Despite Name, Arkansas Casino Corp. Operator Closely Tied to Texas, Idaho

by Michael Whiteley and Mark Friedman  on Monday, Mar. 31, 2014 12:00 am  

Buchholz, who lives in a 1 1/2-story brick house appraised at $272,000, said he hopes he won’t have to write off the money.

“But I’ve invested heavily in cases before and had to walk away from them,” he said. “It’s just kind of the risk. I felt that I had to do it because I made the commitment that I’d get the signatures and I’d get it on the ballot.”

Buchholz said his work with the company is done for now. If the amendment passes, he hopes the resulting legal work and return on his stake in the company will pay off in spades.

But a Mason-Dixon poll released by the Arkansas Democrat-Gazette last week showed 37 percent of 627 registered voters favored the amendment, 51 percent opposed it and 12 percent were undecided. The poll has a margin of error of plus or minus 4 percent.

The Legacy of Lost Bean Lode

About six years ago, Buchholz’ telephone installer introduced him to Harris, whose ATAP Financial Corp. was doing business about five miles from Buchholz’ law office in north Dallas.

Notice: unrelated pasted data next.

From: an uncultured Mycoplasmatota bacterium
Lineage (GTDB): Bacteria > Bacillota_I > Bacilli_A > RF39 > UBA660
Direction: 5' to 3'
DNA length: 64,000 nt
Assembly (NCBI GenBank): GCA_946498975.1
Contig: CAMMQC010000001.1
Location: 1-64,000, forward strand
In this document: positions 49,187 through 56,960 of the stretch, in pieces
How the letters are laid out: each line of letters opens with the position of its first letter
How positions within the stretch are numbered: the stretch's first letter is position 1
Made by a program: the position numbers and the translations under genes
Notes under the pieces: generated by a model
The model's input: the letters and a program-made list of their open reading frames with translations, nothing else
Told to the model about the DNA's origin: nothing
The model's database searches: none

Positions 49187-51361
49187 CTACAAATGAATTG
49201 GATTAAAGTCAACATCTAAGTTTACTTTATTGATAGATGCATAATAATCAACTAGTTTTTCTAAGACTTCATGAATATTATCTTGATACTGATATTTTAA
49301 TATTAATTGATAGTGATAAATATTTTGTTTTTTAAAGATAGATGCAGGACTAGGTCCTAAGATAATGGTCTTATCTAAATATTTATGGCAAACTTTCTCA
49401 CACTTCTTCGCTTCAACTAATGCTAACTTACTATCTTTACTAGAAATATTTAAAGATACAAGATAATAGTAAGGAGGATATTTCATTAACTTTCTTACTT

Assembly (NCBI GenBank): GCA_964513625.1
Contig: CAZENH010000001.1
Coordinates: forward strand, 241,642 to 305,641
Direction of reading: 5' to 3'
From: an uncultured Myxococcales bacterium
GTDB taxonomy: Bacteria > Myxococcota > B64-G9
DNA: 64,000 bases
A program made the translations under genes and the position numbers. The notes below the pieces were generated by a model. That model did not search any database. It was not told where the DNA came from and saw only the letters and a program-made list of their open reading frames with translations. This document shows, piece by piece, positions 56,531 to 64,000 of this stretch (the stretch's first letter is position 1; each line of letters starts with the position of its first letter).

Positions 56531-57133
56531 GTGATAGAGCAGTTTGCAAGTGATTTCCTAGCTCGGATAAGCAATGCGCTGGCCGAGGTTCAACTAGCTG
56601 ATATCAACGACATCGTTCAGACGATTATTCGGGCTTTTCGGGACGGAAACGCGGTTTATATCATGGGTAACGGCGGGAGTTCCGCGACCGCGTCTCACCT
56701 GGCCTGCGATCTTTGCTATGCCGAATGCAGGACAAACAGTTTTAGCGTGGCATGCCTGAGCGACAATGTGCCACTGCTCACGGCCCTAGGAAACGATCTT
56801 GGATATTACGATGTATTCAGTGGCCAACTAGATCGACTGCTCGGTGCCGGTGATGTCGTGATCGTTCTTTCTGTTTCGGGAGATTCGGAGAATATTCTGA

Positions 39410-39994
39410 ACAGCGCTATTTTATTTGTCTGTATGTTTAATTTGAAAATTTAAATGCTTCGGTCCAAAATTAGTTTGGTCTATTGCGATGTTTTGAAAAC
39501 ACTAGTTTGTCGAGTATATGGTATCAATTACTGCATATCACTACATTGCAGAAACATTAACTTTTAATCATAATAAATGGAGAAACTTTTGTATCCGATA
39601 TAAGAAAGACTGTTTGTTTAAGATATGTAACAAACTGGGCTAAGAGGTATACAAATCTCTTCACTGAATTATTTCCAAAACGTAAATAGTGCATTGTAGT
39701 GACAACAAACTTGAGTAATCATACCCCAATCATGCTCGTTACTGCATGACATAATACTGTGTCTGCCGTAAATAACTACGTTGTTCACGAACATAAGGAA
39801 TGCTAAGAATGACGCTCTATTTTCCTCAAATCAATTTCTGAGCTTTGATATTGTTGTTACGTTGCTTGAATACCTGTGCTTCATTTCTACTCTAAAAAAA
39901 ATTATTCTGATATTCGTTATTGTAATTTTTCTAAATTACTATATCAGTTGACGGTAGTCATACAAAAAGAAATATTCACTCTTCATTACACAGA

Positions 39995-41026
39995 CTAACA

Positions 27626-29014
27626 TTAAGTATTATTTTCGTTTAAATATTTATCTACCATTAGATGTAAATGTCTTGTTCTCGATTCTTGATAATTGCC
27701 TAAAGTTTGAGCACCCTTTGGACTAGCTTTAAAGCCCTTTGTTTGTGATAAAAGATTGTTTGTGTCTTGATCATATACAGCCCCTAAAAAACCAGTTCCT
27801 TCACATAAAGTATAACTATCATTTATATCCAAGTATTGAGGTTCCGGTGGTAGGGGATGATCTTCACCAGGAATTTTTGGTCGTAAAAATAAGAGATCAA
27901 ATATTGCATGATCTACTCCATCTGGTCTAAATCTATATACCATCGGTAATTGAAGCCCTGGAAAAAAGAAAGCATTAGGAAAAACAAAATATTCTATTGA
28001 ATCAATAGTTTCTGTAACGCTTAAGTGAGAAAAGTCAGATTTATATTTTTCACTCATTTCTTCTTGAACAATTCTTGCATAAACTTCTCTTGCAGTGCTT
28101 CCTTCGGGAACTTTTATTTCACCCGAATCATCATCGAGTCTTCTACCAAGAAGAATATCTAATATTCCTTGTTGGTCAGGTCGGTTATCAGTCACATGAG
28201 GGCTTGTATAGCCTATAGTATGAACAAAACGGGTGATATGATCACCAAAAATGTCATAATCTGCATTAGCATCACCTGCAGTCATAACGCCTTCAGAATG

At the time, Harris was the chairman of North Star Inc., a company that was then involved in marketing software. North Star has gone through as many changes as a chameleon walking across a multi-colored quilt.

In March 1899, John B. Hanson, W.W. Woods and several other partners chartered North Star Mining Co. in an attempt to mine the Anna Lode and the Lost Bean Lode along the East Fork of the St. Joe River in the forests of northern Idaho.

Eighty-four years later, the copper and silver company, which had been operating sporadically, became North Star Inc., under the control of Utah businessmen Steven G. Pappas and R.A. Miflin.

A decade later, Harris took over the troubled North Star and changed its name to Paragon Classic Inc. Although its interest were centered in Dallas and Little Rock, the company’s paperwork would remain in Boise.

Litigation regarding the software company in Dallas and Tennessee resulted in the company filing for bankruptcy in 1996, Buchholz said. One of the members of the board of directors, R. Frank Sylves of Memphis, was listed as the only plaintiff.

“That was when they decided to emerge from bankruptcy with the dismissal and reorganize and turn it over to theses folks in Arkansas, so they can do their [casino] initiative,” said Buchholz, who also handled the bankruptcy case.



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